The Internal Revenue Service has improved its audits of high-income taxpayers but needs to re-evaluate whether the threshold of $200,000 for auditing wealthy taxpayers efficiently uses the agency’s examination resources, according to a new report.

The report, from the Treasury Inspector General for Tax Administration, evaluated the IRS’s efforts to ensure the tax compliance of high-income taxpayers. The IRS identifies high-income taxpayers as those who reported total positive income of at least $200,000 on Form 1040. Because the IRS is devoting more audit resources to these taxpayers, TIGTA said it is important to know at what level of income or wealth taxpayers tend to begin establishing complex financial holdings that are at greater risk for noncompliance with the tax laws.

The IRS has taken a number of actions to help to ensure tax compliance of high-income taxpayers, the report acknowledged. The agency adopted a High-Income and High-Wealth strategy to audit more tax returns related to these individuals, and the resulting audit coverage of high-income taxpayers has indeed improved. However, the IRS’s High-Income and High-Wealth strategy devotes nearly 50 percent of the agency’s high-income audits to taxpayers earning $200,000 to $399,999, whose tax returns potentially present the least productivity of all high-income taxpayers.

“The IRS should re-evaluate the income level it uses to identify taxpayers for its High-Income and High-Wealth strategy so that it can better allocate audit resources to the most significant audit risks,” said TIGTA Inspector General J. Russell George in a statement.

The IRS Large Business and International Division established the Global High Wealth Industry, which takes a comprehensive approach to auditing high-income taxpayers by extending the audits beyond the individual income tax return and examines the entities that these taxpayers control. However, GHW is not yet a stand-alone industry capable of conducting all of its own examinations, the report noted. The IRS is using resources from three other LB&I industries to assist with auditing GHW cases, but has not evaluated the impact of that decision on those other industries. In addition, the IRS cannot quantify its GHW audit performance because of the limitations of IRS audit information systems. GHW has not implemented a quality review process for its audits.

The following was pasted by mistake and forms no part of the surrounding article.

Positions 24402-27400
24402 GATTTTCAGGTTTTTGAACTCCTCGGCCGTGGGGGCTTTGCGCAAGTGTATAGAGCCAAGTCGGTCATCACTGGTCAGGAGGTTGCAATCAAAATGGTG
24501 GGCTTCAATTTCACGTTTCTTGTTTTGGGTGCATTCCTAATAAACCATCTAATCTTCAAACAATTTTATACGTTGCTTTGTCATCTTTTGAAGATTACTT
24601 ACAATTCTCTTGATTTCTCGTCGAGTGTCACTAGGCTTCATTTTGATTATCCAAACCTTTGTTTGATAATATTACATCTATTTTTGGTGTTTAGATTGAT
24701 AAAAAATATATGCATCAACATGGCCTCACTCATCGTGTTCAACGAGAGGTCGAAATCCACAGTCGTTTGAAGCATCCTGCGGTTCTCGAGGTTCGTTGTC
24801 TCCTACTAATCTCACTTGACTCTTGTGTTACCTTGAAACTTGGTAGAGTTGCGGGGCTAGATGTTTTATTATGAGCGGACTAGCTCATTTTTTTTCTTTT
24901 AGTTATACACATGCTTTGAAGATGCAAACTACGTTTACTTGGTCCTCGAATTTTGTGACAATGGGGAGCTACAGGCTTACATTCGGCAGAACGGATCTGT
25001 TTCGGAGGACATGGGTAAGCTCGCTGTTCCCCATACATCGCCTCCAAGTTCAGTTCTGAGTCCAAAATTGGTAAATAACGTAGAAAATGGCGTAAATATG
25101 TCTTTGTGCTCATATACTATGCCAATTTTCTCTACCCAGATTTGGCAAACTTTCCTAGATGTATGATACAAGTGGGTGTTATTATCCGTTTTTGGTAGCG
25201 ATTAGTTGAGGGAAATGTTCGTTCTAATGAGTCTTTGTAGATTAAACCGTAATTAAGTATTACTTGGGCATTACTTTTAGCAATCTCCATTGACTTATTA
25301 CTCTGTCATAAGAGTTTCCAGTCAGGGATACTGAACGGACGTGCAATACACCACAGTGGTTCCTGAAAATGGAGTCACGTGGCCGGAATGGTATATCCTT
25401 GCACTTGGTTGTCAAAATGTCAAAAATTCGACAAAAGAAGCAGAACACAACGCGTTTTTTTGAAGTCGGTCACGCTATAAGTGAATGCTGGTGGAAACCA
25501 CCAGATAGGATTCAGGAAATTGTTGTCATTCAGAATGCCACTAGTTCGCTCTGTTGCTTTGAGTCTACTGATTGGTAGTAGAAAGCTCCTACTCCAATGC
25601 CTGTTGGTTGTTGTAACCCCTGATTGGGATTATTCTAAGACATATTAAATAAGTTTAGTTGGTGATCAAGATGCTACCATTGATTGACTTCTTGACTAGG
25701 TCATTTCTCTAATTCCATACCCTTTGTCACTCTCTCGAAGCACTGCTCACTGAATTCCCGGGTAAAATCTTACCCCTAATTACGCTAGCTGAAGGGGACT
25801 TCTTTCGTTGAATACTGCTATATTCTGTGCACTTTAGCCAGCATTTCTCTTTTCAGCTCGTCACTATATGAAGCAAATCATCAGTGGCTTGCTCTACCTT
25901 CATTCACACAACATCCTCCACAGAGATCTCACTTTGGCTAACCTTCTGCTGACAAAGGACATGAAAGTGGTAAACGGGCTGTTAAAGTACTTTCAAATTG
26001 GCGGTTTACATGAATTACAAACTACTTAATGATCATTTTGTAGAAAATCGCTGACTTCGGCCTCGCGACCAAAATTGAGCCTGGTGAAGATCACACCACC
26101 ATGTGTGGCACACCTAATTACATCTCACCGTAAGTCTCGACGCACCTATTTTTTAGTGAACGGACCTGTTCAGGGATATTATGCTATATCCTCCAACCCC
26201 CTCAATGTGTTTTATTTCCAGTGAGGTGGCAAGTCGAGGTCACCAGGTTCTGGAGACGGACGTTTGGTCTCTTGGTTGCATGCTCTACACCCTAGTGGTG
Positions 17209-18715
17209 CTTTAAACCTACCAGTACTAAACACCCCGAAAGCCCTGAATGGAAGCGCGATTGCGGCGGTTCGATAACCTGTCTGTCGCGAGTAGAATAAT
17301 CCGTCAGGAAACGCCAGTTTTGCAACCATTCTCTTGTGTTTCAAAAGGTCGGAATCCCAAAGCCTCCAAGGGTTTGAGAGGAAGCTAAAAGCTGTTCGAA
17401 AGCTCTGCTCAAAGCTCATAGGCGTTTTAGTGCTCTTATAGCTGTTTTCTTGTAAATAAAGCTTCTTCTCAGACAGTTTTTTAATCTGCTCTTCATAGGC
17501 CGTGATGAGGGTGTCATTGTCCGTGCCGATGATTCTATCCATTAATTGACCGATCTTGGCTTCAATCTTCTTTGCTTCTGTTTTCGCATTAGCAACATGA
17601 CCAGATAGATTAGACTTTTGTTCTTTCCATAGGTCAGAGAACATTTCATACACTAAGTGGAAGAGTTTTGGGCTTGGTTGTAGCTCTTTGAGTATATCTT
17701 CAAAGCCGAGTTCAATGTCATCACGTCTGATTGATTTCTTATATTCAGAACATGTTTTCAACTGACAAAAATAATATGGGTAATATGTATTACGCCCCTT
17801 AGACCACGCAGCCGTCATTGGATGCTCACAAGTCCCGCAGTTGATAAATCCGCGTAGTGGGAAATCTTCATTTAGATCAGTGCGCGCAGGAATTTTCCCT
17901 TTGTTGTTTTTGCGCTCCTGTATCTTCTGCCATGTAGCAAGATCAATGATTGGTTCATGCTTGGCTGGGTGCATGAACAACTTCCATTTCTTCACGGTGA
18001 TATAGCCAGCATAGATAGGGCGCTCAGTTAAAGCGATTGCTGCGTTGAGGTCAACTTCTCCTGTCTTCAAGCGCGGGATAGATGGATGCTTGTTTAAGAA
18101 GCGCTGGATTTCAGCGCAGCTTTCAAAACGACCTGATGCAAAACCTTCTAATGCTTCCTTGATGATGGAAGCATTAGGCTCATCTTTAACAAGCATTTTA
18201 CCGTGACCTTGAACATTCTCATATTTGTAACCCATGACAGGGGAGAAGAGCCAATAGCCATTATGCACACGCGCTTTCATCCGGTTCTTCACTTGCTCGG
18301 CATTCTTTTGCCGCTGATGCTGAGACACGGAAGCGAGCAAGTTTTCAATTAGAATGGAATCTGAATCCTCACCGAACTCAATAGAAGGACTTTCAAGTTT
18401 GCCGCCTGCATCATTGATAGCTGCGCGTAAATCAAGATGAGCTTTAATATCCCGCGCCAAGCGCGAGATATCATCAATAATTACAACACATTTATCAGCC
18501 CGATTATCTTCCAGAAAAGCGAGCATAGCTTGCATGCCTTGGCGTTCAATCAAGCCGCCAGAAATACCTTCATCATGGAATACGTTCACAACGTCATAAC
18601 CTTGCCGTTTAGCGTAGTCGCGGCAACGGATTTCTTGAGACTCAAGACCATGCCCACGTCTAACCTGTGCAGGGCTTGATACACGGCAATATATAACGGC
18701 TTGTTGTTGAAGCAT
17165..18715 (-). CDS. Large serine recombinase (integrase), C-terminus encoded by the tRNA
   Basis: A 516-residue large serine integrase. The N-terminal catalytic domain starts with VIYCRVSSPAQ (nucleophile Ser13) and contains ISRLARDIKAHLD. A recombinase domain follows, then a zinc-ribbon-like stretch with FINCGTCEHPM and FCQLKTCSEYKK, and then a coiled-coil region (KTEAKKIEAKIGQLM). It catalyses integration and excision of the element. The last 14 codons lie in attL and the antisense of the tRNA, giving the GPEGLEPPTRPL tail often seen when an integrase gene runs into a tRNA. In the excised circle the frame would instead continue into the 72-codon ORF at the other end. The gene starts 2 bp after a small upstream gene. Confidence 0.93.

TIGTA made six recommendations in the report, including that the IRS establish a permanent quality review system for GHW cases. The IRS agreed with four of the six recommendations, but did not agree that its decision to outsource GHW Industry enterprise cases requires a cost/benefit analysis and is not planning to explore system modifications needed to better quantify enterprise case examination results. TIGTA believes that both the cost/benefit analysis and better information on examination results would improve program decisions.

“Your report recommended that we re-evaluate the income thresholds that are used in our HIHW strategy, to ensure that we are selecting the most productive cases,” wrote Douglas W. O’Donnell, commissioner of the IRS’s Large Business and International Division, in response to the report. “We agree that a re-evaluation and a periodic indexing of this threshold would be advisable. However, as noted during the course of the audit, our decisions on resource allocation cannot be made solely on the basis of productivity measures (i.e., ‘yield’). As reflected in the IRS’ recent future state visioning, the keystone of our compliance activities is to promote voluntary compliance by identifying and working issues that have an impact on changing taxpayer behavior, and also providing a deterrent to other potentially noncompliant taxpayers.”

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